Oddly enough, I'm not interested in letting them survive. If the losses continue, F# them like they love effing most of the people who bank with them.

posted on May, 10 2012 @ 07:17 PM
jp morgan has 260,000 employees. what would happen if it failed.

there would be 260,000 millionaires waiting on the unemployment line.

and it would lose the $18 billion it makes in profits every year, or in terms people can understand, about the price of 120 f-22 raptors.

the u.s., by the way has already built 195.

in the grand scheme of things, jp morgan is a little minnow trying to be a great white shark.

so america has to ask itself, is the global damage and the damage jp morgan is doing to america's financial system and global economy worth a lousy $18 billion in profits it produces from the work of 260,000 employees.

the fact is jp morgan is not worth the headache it causes and not worth one dime of your money and if it failed absolutely nothing will happen, regardless of all the bells and alarms going off on cnn.

260,000 people/crooks out of work is .083% of the population. it won't even make a little, small microscopic dent on america as a whole.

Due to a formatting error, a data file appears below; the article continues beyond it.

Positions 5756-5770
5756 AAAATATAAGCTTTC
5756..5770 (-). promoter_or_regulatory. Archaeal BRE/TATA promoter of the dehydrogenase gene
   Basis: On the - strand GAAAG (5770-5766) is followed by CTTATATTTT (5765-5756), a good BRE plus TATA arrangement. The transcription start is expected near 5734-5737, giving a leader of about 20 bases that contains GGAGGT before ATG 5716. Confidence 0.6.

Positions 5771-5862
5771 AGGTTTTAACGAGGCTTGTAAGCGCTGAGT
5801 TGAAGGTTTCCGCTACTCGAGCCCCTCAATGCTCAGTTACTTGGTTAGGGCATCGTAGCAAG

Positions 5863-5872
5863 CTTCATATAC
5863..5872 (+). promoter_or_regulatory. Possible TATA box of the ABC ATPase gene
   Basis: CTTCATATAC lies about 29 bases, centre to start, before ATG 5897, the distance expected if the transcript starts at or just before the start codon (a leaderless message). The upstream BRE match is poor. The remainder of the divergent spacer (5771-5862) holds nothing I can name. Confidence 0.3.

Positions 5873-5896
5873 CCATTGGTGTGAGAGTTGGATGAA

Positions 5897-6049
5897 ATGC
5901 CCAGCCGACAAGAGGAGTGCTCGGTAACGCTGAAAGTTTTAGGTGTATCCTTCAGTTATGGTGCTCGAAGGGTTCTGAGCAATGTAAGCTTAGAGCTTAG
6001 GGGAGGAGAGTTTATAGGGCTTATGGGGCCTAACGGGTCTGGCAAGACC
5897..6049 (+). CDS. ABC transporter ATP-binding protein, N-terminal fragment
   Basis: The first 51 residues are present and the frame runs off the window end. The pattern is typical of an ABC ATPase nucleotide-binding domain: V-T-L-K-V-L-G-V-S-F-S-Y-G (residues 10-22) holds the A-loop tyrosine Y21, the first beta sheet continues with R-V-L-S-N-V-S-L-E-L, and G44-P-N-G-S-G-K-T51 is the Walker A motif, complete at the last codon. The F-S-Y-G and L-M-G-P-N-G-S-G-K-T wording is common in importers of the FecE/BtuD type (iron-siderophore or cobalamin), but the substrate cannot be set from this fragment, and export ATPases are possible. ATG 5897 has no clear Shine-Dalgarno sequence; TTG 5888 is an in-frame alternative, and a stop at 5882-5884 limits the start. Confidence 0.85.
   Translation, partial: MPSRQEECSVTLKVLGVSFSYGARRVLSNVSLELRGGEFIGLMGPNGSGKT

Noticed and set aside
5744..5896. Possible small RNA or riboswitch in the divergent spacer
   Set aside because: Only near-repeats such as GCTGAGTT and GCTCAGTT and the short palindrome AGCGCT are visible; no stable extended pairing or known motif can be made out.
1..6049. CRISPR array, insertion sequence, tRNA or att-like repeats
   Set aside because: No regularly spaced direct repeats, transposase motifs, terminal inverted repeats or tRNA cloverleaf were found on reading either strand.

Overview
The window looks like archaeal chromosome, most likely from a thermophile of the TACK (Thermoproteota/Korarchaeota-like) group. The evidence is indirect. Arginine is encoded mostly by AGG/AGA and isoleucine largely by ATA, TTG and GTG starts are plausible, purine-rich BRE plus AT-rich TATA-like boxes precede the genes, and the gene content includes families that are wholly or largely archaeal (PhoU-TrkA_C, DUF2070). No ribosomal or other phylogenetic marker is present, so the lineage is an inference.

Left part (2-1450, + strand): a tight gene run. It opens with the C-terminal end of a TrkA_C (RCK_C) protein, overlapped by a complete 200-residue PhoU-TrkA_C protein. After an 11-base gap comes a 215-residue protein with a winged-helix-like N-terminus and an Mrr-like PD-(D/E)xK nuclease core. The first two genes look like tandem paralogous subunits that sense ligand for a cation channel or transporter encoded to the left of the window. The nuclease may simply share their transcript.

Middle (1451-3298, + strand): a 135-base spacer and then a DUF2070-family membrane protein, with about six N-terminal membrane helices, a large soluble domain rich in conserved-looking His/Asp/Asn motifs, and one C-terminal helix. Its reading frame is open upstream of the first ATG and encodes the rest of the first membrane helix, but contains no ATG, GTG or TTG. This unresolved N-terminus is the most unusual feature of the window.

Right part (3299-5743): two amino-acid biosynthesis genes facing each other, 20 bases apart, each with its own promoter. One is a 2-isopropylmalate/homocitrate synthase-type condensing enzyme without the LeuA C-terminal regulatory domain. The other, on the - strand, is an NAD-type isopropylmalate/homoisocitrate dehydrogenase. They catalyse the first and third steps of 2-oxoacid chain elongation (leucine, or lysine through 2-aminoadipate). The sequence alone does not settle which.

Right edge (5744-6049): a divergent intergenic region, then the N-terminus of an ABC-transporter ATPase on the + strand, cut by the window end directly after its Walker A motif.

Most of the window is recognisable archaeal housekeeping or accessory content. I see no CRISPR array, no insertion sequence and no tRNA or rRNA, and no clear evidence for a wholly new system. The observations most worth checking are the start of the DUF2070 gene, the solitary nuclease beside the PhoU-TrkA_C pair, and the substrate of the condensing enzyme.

edit on 10-5-2012 by randomname because: (no reason given)

posted on May, 10 2012 @ 07:20 PM

"We will admit it, we will fix it and move on," Mr. Dimon said. "This trading violates the Dimon principle."

what principle's that, don't get caught ?

aren't they leveraged like 100 to 1 or more?

hopefully soon that evil bastard dimon, will have to answer for all the people he has harmed.
edit on 10-5-2012 by LittleBlackEagle because: (no reason given)

posted on May, 10 2012 @ 07:23 PM
Where does all the money go when a trade loses ?

I thought every loser produced a winner ? Or does the money just disappear into thin air somewhere.

Sounds like somebody's got their hand in the till

posted on May, 10 2012 @ 07:24 PM
JPM is probably the strongest of the Too Big To Fail group. I don't think this is going to too seriously hurt them. I'm somewhat surprised they marked any of the losses on this to be honest. I don't think you can trust a bank balance sheet since CONgress twisted the arm of the National Accounting Standards Board to not implement mark to market requirements in '09. Which basically marked the bottom of the collapse of the S&P.
edit on 10-5-2012 by jefwane because: (no reason given)

posted on May, 10 2012 @ 07:26 PM
Something does not sit right with me now that I think about it more...
Why are they announcing this on a Thursday? Typically the bad news is released after trading on Friday.

I'll be keeping my eye on the markets tomorrow...

posted on May, 10 2012 @ 07:31 PM
I'm sure the governement will bail them out with your tax money.